If you Goggle that link above and open the PDF titled


On the Edge: A Guide to Managing Land for Bobwhite Quail



I think you will find a wealth of information.
 

jaytee

New member
I'd say if you can only plant two crops I'd be inclined to go with milo and millet. Not sure about your area but around here if you run a disc over some ground you'll get plenty of ragweed and foxtail with both are very good. RW is quails number one food source. And you'll need plenty of bare ground and shrubby cover like wild plum thickets and sumac thickets, ect. Blackberry is very good and even the dreaded multi-flora rose provides pretty good cover.
 

1GB

New member
It's good you have the shrubby cover, but quail also need more open ground that allows them to navigate easily through it. Running a disc is the easiest solution IMO. Before I had a disc I used a mower at proper times of the year to promote the forbs over the CSGs. Keep it a mosaic though - quail should always be within easy escape into shrubby cover.

Here is a blog I love periodically checking for habitat improvement ideas:
http://mdc.mo.gov/blogs/more-quail

The MDC also has a "Covey Headquarters" newsletter (also posted online - Google it) that comes out 4 times per year and has great information.

The NBIC is also packed with good information and has a few blogs worth reading:
http://www.bringbackbobwhites.org/

Lastly I'll say that my interest has been focused on making pheasants habitat improvements on my small parcel simply because I think it has a better chance of success (we still have a few wild pheasants around - the quail that used to be here haven't been around in at least 15-16 years). I did have 5 escapees from training one year in September and heard them calling into November.

It then surprised the heck out me when my dog flushed the tiny covey of 4 in March! They lasted a heck of a lot longer than I thought they would considering the prairie tigers, hawks, and owls. And they were all within ~5 acres on a regular basis that's about 20% shrubbery, 15% food plot, and 65% early successional growth with a variety of forbs/grasses, with the key IMO being that these elements are scattered about the entire area rather than in separate blocks. of distinct cover.

Then they all left and I learned about the spring shuffle. :( I still consider it an achievement that they lasted as long as they did.
 

Bryan Casto

New member
quail

I started raising quail last year and raised about 200 this fall, for training and more less a trial run for next year. Things went smoothly with these first birds so i can raise them to whatever age i want. I raised the birds this fall from chick to full grown and they were very gamey and flight conditioned well. Im a licensed game farm and plan on raising 500 to 1000 next releasing 200-300 on my families 210 acres. I was saying six weeks because that is what a local game farm said is the best age to release at because they will adjust to fending for themselves much quicker and easier. Glad to hear other opinions that what im hear to get more informed about. I assume 6 weeks would work well if they are released earlier in the year when the cover is thick and will have time to survive. Predators arent as big a problem here as it may be else where even though im sure some would end to that fate.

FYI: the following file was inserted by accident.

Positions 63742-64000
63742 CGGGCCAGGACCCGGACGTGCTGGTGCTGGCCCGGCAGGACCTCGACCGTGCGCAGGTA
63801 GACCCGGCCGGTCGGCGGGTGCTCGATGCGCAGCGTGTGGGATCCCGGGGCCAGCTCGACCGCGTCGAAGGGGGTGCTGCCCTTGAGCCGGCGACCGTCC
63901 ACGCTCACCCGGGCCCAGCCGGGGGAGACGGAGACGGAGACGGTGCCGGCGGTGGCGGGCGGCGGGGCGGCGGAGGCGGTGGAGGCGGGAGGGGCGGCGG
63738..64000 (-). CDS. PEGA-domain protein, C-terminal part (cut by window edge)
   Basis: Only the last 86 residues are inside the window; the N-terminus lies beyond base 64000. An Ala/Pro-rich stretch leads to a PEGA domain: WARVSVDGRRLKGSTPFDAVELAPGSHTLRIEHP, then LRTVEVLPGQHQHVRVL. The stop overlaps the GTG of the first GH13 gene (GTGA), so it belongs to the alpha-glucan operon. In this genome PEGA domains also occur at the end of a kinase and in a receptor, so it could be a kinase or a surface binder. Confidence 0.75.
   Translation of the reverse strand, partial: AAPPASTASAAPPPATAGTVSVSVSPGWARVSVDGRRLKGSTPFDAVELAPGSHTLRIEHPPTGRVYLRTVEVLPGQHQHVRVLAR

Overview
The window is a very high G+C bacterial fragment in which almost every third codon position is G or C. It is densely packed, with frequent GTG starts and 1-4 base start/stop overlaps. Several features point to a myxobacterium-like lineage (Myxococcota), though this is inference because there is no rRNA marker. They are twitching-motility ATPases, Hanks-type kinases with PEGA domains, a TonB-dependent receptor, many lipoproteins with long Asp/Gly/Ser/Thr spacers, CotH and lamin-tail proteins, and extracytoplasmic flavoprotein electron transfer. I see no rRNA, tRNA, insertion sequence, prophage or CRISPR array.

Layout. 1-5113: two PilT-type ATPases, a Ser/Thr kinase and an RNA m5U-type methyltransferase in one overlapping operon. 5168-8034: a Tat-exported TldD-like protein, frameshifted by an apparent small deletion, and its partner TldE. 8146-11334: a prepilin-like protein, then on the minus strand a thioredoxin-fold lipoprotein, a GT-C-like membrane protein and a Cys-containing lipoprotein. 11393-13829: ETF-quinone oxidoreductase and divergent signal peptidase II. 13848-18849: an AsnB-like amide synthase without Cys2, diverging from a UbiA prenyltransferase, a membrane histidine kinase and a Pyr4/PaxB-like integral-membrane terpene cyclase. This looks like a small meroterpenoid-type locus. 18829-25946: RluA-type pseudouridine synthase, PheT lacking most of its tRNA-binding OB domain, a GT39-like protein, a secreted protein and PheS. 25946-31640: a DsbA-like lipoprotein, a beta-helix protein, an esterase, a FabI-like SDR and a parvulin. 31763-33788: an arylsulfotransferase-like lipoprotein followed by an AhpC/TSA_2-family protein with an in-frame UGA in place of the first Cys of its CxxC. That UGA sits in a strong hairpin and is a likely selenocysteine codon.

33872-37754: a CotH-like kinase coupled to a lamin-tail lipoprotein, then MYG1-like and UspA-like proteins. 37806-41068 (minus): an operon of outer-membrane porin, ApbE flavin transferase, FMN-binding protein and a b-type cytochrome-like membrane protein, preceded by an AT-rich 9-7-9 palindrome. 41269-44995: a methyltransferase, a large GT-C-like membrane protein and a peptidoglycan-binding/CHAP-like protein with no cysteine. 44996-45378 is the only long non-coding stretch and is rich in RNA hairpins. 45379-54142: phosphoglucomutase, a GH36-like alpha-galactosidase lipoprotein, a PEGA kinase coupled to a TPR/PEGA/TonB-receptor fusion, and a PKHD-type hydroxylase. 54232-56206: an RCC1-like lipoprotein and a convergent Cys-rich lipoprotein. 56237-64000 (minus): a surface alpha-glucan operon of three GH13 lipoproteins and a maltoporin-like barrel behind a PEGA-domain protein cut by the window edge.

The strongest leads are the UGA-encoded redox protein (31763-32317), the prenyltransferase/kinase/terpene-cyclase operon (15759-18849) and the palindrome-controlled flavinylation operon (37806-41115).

Live2Hunt

New member
1GB thanks for that link to NBIC. They have some good information there. But now I am slightly confused.
If I am reading this correctly NBIC does not feel a surrogator program is helpful to wild Bob Whites.
But I have read where others have used the program with some success in carry over to the Spring. :confused:

Bryan obviously it will be a while before you can comment on your families farm as far as released Quail, but do you have any feed back on released quail being around the following Spring?
 

Bryan Casto

New member
quail

I know that on the preserve i hunt and guide at you will find quail year round, so some do make it through the winter and they seem to stick around better than the pheasants. A estimate or figure on how many survive i really cant give ya. I have heard alot of a spring shuffle when the birds pair up and move. I just know u can still find some leftover quail in the spring where i hunt.
 

1GB

New member
1GB thanks for that link to NBIC. They have some good information there. But now I am slightly confused.
If I am reading this correctly NBIC does not feel a surrogator program is helpful to wild Bob Whites.
But I have read where others have used the program with some success in carry over to the Spring. :confused:
The very first portion of the Fall 2011 Covey Headquarters newsletter specifically addressed this topic:
http://mdc.mo.gov/sites/default/files/resources/2011/08/covey_fall11.pdf
 

Live2Hunt

New member
Thank you Bryan for the reply.

1GB, I read that entire PDF you posted the link to. Thanks for that. I knew that the Missouri DNR has done an extensive amount of research on the Bob White. They put the research together nicely so a layman can understand it.
 

jaytee

New member
Quail Forever recently concluded a study on the various "surrogator" programs out there and found that the success rate is dismal at best. Pretty much a total waste of time and money, both of which would be better spent on improving habitat and or public education.